reconstructed VISTA images were analyzed in sepa-
rate sessions by at least 2 weeks.
Figure 2. The 3D TOF MRA collapsed Maximum Intensity
Projection (MIP) image (AP view) demonstrates normal intra-
cranial vessels in a 38-year-old male (a). 2D black blood MRI
(BBMRI) images were acquired at two in-plane resolutions
(0.25 ? 0.25 mm2versus 0.5 ? 0.5 mm2) and oriented or-
thogonal to the M1 segment of the MCA (b,c), distal BA (d,e)
and horizontal petrous ICA (f,g) as prescribed on the TOF
MRA (a, lines). Cross-sectional view of vessel of interest is
identified by arrow.
Figure 1. Refocusing variable-flip-angle scheme used for
VISTA acquisitions. Parameters: amin ¼ 50?, amax ¼ 120?,
ETL ¼ 56 þ 4 startup echoes.
Figure 3. The 3D VISTA images (0.5-mm isotropic resolu-
tion) of a BA in a 38-year-old healthy volunteer. A 3D VISTA
image is reconstructed to visualize the long axis of the BA
(arrows, a). Short axis VISTA images are reconstructed to
0.5-mm-thickness (b) and 2-mm-thickness (c) at the same
position as the 2D TSE image (Fig. 2d,e) using the Multi-Pla-
nar Reformations (MPR) tool (dashed line, a). Cross-sectional
view of BA is identified by arrow (b,c).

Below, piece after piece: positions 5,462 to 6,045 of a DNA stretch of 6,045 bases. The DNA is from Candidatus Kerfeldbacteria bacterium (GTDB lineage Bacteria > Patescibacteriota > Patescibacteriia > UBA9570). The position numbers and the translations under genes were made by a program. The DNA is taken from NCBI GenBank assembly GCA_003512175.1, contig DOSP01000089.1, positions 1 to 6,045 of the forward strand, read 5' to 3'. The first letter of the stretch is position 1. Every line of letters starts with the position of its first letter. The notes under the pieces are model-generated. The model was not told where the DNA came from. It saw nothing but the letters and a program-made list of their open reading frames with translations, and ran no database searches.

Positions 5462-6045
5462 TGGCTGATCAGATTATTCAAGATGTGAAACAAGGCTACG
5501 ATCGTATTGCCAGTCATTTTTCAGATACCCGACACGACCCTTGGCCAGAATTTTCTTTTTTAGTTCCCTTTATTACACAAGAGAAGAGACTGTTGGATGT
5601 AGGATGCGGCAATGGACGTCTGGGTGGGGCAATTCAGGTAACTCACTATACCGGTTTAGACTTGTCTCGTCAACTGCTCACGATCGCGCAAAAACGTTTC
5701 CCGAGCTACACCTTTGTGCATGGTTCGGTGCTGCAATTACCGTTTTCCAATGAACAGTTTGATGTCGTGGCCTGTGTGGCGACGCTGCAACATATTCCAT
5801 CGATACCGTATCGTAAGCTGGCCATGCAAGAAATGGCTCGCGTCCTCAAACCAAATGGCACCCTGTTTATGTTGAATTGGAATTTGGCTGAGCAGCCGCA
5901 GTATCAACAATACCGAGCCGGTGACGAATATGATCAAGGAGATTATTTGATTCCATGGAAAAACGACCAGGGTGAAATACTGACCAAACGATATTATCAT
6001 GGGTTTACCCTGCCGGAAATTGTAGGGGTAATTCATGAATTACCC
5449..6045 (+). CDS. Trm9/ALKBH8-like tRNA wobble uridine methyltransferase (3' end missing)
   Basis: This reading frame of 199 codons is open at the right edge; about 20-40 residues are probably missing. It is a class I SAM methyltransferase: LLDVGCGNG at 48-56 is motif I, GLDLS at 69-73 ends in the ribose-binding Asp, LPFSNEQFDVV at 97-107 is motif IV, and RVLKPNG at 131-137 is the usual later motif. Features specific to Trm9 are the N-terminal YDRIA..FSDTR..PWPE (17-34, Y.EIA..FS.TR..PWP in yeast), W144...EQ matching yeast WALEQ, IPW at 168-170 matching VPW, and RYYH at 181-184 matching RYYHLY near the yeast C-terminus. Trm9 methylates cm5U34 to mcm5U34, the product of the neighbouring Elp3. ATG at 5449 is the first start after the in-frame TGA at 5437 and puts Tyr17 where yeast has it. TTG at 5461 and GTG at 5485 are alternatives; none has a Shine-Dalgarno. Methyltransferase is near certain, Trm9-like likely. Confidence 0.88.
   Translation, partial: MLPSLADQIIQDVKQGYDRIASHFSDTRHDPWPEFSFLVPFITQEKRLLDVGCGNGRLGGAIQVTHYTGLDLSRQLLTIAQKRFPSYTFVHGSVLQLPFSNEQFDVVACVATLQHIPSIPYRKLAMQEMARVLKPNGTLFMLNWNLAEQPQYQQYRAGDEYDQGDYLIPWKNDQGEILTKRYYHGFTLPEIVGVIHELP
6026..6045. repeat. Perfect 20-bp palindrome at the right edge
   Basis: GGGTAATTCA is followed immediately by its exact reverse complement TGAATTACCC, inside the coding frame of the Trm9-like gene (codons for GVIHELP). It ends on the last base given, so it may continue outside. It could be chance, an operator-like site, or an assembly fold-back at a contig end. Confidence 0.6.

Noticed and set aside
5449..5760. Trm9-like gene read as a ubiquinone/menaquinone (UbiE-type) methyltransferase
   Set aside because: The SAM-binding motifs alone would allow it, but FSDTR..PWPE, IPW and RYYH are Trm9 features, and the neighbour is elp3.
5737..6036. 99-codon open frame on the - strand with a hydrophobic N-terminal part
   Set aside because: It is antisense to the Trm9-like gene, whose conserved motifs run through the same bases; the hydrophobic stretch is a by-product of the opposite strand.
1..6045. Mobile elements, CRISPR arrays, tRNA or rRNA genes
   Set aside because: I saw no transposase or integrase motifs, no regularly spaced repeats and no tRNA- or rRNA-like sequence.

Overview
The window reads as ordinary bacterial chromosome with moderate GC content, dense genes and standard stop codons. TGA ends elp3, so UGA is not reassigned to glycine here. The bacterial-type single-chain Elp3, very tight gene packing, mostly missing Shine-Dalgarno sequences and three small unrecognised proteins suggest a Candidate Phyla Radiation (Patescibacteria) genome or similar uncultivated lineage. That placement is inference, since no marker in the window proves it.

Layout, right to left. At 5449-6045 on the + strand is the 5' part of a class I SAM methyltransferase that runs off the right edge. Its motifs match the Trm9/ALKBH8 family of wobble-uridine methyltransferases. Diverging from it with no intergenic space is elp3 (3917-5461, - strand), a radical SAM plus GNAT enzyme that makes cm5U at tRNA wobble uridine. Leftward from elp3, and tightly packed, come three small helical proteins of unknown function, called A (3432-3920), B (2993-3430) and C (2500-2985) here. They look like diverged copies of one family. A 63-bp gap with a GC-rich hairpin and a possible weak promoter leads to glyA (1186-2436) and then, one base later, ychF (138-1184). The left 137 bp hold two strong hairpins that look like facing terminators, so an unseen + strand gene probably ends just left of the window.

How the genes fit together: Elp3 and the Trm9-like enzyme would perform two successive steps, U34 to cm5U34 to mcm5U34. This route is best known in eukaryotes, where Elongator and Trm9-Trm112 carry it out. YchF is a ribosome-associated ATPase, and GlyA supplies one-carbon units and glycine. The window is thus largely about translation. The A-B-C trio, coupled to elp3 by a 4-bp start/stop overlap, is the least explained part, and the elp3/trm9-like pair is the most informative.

24Qiao et al.
Images were analyzed by two readers using a semi-
automated contouring feature of VesselMass software.
Contours were generated using a gradient image that
displays the spatial derivatives in image intensity (i.e.,
edges) extracted from the original gray-scale image.
These edges provide an objective definition for soft tis-
sue boundaries, which eliminates the influence of
subjective window/level settings for vessel contour
detection (24). Lumen and outer wall contours were
drawn using the gradient image by bisecting the band
of high intensity that represents the lumen and wall
interface, as well as the band representing the inter-
face between the wall and surrounding tissue (Fig.
4d). Lumen area (LA), wall area (WA), mean wall thick-
ness (MWT), and maximum wall thickness (maxWT)
values were generated (Fig. 4). For regions without a
clear boundary (e.g., 2–4 clock in Fig. 4d), the contour
was traced to maintain the continuity of the vessel’s
curvature based on the magnitude image.
The SNR of lumen (SNRlumen) and wall (SNRwall) meas-
urements were calculated: SNR ¼ S/SDnoise, where S is
the averaged signal intensity of the region of interest,
and SDnoiseis the standard deviation of noise. Because
of the inhomogeneous noise distribution encountered in
parallel imaging, we measured noise from an ROI of 25
mm2manually placed in the adjacent white matter
(20,25) instead of using the air. The contrast-to-noise
ratio (CNR) of wall versus lumen (CNRwall-lumen) was cal-
culated as CNRwall-lumen¼ SNRwall-SNRlumen. The CNR
efficiency (CNReff) was determined to account for differ-
ences in scan times between 2D and 3D techniques to
enable a fair comparison. CNReff was calculated as:
CNReff¼ CNR/(VOXEL(TAslice)1/2), where VOXEL is the
voxel volume (in mm3) and TAsliceis the scan time per